7 Surprising Items to Pack for Your Next Cruise

things to pack cruise surprising forget
Read on for some handy items you might not think to pack. - Photo by ThinkStock

Sure, you know you have to pack clothing, comfortable shoes, and toiletries, no matter where you cruise. But if you stash these unusual items in your suitcase now, they’ll be ready and waiting to help make your life easier on your next sailing, and for sailings to come:

1. Small Power Strip

power strip cruise things to pack

Photo by kokoroyuki / Thinkstock

Many staterooms only have two outlets: one in the bathroom and one in the main room. With a small power strip, you’ll be able to charge everything at once — including your phone, tablet, camera, and laptop — overnight, so they’ll be ready to go in the morning. If you’re cruising internationally, remember to check what plugs your hotel uses for your pre-cruise stay: Most foreign properties require an adapter, and you’ll want to pack that as well.


2. Night-Light

things to pack night light cruise

Photo by Maxlite

If you tend to wake in the middle of the night, or before your spouse or children — or whomever else you’re sharing a cabin with — in the morning, a night-light can help you make your way around the room. It can also comfort small children should they wake up in the middle of the night and feel disoriented about not being home.


3. Clothespins

clothes pins things to pack cruise

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Small and easy to store in an inside pocket of your suitcase, these can be used in a variety of creative ways to hang wet bathing suits or other items to dry on your veranda, skirts or pants on shirt hangers in the closet, or additional towels on the in-shower clothesline, since there’s limited hanging space in the bathroom.


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4. Plastic Bags

plastic bags things to pack cruise

Photo by Tom Gowanlock / Shutterstock

These are critical on Caribbean and Mediterranean cruises, where you expect to have some beach time — or in Alaska, where you might encounter a rainy day or two. Pack sealable plastic bags in different sizes, as well as a garbage bag or two. You can pack wet swimsuits or clothing, or dirty shoes, in them on the last day, and use a larger bag for dirty laundry or to pack liquids for your flight home.


5. Over-the-door shoe holder

shoe holder over the door

Photo by Amazon

Storage is limited in the smallest staterooms — a collapsible hanging shoe holder will take up almost no room in your suitcase, but the pockets can store anything from actual shoes to hair dryers, hairbrushes, toiletries, clothes, books, or toys (for those traveling with kids).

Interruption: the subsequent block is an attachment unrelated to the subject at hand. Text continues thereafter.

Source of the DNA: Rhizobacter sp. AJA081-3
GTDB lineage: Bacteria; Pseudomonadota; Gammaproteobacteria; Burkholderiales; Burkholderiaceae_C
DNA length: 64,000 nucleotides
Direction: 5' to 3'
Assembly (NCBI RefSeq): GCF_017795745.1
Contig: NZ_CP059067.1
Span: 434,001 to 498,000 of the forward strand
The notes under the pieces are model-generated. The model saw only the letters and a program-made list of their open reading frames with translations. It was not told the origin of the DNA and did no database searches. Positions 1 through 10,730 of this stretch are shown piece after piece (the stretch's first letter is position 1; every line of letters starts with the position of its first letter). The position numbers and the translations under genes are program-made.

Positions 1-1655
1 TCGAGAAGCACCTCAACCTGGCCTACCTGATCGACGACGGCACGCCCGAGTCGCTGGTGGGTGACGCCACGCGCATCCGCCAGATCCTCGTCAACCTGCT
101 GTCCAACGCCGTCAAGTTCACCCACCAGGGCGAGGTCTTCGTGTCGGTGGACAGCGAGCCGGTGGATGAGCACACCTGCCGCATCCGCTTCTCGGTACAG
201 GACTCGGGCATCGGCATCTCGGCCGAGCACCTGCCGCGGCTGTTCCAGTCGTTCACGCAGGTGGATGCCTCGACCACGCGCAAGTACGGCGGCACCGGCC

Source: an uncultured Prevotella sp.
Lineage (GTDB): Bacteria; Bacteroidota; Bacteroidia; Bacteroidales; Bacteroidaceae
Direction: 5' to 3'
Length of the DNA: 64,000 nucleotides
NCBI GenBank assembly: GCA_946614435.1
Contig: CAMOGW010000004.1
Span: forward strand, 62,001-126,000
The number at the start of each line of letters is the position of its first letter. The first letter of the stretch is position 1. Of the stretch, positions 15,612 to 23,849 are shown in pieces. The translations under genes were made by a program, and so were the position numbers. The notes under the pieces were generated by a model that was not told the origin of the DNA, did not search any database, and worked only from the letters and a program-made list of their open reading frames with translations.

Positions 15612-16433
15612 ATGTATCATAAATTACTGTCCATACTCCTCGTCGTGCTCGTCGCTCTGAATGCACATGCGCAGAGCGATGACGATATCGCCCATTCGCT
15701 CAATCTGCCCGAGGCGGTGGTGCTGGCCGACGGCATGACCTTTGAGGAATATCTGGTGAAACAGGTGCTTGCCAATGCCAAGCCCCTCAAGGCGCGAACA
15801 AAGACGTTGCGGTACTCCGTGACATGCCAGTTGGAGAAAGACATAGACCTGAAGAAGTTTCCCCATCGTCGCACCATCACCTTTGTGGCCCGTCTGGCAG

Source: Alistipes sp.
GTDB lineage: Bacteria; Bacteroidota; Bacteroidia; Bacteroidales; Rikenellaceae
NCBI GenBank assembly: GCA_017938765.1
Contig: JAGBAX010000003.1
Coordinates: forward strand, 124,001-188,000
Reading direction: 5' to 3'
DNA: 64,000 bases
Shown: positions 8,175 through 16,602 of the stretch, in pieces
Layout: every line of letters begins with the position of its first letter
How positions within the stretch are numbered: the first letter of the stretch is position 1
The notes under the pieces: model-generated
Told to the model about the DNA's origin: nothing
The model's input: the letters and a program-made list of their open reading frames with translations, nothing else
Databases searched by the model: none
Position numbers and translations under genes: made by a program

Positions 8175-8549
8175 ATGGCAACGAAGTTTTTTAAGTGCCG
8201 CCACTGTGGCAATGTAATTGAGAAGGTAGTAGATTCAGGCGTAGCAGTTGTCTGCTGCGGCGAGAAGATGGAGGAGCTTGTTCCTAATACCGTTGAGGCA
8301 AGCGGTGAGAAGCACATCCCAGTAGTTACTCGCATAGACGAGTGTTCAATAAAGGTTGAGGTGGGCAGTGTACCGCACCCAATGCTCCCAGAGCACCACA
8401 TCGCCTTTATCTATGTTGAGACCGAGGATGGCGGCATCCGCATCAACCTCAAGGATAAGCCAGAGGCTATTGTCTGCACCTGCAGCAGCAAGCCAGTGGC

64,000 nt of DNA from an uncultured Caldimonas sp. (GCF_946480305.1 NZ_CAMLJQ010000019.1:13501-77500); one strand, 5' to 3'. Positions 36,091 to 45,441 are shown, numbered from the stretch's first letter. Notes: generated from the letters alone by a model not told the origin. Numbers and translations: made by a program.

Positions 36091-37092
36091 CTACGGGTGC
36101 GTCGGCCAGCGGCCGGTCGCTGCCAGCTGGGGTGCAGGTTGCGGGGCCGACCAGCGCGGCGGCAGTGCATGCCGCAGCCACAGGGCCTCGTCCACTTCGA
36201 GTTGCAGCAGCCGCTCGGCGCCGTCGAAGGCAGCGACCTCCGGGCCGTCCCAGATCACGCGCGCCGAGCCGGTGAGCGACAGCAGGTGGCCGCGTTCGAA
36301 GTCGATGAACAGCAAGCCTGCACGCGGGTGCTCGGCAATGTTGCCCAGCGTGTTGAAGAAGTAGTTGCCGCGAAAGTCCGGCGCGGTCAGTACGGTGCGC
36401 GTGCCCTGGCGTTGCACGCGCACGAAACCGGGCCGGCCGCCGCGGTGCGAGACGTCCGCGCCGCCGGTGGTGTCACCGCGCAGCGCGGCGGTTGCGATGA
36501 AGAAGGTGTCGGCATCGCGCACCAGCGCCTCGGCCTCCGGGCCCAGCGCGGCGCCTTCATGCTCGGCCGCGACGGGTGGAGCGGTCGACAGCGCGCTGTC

6. Highlighters, sticky notes, and pens

cruise supplies highlighters stick notes pens

Photo by windu / Shutterstock

With the large variety of daily activities aboard the larger cruise ships, it’s hard to remember all your choices. When your daily planner arrives in your cabin each night, you can highlight the activities you’re interested in to ensure you don’t miss out on them, and add notes about what you want to do while you’re in port. You can also leave notes on the mirror for cabin mates, or on the cabin doors of new friends you make throughout the sailing.


7. Wipes

wipes things to pack on cruise

Photo by Vedmed85 / Shutterstock

Whether you’re traveling with children or not, having some disinfectant wipes in your suitcase will help you clean your hands — or any surface — on a shore excursion or even when you’re at the pool. You can buy small pouches at your local drugstore, or take a little, sealable plastic bag and fill it up before each trip.



Join the discussion

What item(s) do you always pack when you sail?

Posted by bert

Hello all. Am sailing alone to the Caribbean and will go into the water ashore. Can anyone advise me on how to keep my documents (ship card, driver's license) dry and on my person while I'm in the water? I don't feel comfortable with the thought of leaving such things unattended on a boat while I'm 20 meters underwater.

Many thanks in advance.

Posted by Travelspirit

Camping and camera stores sell several versions of waterproof enclosures. I put everything in a double ziplock bag and after closing it put it in the much tougher camera protector which has a cord I can wear around my neck or tie to my swim trunks. Make sure to squeeze out all of the air. You may need a little weight in the bag like a small stone. It worked well to 40 feet.

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